Programming Robots

Robots are programmed using "on-line" or "off-line" methods.

On-Line Programming

For basic Robot tasks such as paint spraying and simple pick and place the Robot programming method is on-line. This means that the Robot moves in sympathy with commands used by the teacher / programmer. On line programming a record play-back approach where the Robot plays back a sequence of moves. There are two types of on-line teaching:-

1) Lead-Through

This method is used to teach Robots to carry out such tasks as paint spraying or Applying adhesive to an irregular surface. The Robot arms using this teaching method are typically ones with wrist motion plus three degrees of freedom and having revolute joints. The Robot is taken through its operating cycle manually and the movements of each axis are logged automatically at frequent intervals. The joint position sensors ( potentiometer or encoded discs ) provide position information as the Robot is moved through its cycle. The positional information is sampled periodically and stored in the computer memory. When played back the end effector appears to follow a continuous path. Moving the limbs of an undriven Robot can impair the free hand movements of the teacher, in order to overcome this problem the programming can be done using a skeleton arm or counter balanced arm just for the teaching process. This method has the advantage of simplicity but requires reprogramming for each new task eg. painting a different component.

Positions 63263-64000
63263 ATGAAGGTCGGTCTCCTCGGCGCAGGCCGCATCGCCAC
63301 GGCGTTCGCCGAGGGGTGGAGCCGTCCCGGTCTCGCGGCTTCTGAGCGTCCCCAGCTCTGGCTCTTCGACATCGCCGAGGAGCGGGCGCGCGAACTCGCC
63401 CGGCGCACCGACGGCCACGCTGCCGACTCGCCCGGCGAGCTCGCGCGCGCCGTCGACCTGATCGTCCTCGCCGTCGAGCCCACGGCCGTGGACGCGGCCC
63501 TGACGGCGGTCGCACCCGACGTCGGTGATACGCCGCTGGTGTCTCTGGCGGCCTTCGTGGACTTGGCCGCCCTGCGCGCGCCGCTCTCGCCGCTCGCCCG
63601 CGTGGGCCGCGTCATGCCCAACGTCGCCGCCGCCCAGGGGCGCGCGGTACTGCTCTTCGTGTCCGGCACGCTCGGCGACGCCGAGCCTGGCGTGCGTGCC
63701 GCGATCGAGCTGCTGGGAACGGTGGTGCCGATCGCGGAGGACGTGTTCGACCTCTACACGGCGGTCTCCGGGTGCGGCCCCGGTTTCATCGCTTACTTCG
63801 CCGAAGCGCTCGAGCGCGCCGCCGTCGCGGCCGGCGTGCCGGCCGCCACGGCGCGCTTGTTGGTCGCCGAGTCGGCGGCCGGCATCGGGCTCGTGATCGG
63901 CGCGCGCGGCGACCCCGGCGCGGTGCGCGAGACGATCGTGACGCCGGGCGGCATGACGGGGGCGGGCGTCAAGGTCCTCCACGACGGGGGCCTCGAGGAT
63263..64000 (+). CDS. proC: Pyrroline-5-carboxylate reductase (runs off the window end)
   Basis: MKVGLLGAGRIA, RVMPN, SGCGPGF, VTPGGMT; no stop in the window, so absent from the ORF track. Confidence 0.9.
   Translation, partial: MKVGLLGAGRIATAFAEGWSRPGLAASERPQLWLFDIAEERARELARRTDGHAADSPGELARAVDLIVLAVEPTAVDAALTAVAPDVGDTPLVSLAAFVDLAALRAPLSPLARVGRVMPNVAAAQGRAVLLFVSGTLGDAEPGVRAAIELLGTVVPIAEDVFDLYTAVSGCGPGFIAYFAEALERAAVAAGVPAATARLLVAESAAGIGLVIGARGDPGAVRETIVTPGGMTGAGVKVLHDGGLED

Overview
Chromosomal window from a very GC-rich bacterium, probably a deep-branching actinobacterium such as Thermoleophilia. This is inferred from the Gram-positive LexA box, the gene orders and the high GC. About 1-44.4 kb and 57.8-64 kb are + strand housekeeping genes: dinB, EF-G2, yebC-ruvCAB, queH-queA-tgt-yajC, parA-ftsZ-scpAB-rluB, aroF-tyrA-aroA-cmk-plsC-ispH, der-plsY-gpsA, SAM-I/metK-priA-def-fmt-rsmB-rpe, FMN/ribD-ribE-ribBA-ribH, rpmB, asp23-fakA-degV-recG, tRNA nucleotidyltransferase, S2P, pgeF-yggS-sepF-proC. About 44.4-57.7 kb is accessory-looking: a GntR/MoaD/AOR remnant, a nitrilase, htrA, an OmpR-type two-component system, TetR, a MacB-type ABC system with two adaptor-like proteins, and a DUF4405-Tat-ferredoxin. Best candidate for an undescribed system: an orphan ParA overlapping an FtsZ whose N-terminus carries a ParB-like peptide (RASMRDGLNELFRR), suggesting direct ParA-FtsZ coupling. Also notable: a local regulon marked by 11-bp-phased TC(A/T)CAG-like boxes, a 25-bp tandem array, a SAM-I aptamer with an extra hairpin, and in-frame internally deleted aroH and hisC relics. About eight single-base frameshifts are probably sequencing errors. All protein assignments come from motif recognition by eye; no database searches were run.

Lead-Through programming

2) Drive-Through

This programming method is used for industrial tasks of a pick and place nature such as spot welding and machine loading and unloading. The Robot movements are controlled by inputs from a teach pendant or keypad, the programmer can specify the movement and velocity of each robot limb between two points. The Robot cycle is a sequence of such movements which can be observed during the programming. In the play-back period the programmer can modify the sequence to get optimum cycle time and accuracy. The majority of Robots on the marlcet use drive through programming. The programmer need not be skilled in the Robot task as in the case of lead through. When programming the operator may need to be very close to the driven robot, this can create potential safety problems.

Drive-Through programming

A typical Teach Pendant

Off-Line Programming

Off-line programming of Robots is used to control the overall sequence of tasks carried out in a Robot serviced system. The drive through programming method will still be used but only at discrete points in the overall sequence where positional accuracy is required. In off line programming the program uses a high level computer language such as VAL which gives the Robot decision making power. This method needs a large amount of computing power and incorporates the use of sensors on the Robot or within its environment to provide system status information. Typical input sensos could be of the position, vision and tactile types. Information from the sensors can allow the Robot to take alternative action within its overall task cycle. eg A Robot being fed by a number of machines will only stack finished components from a machine where a component is available. Using off line programming the Robot can make decisions such as counting a number of operations or perform one task until another is ready to be started. Robots which are off-line programmable are more useful in a production situation since they can be reprogrammed with a minimum of interference to the production process.

(a) Off-line programming
(b) Coordinate entry programming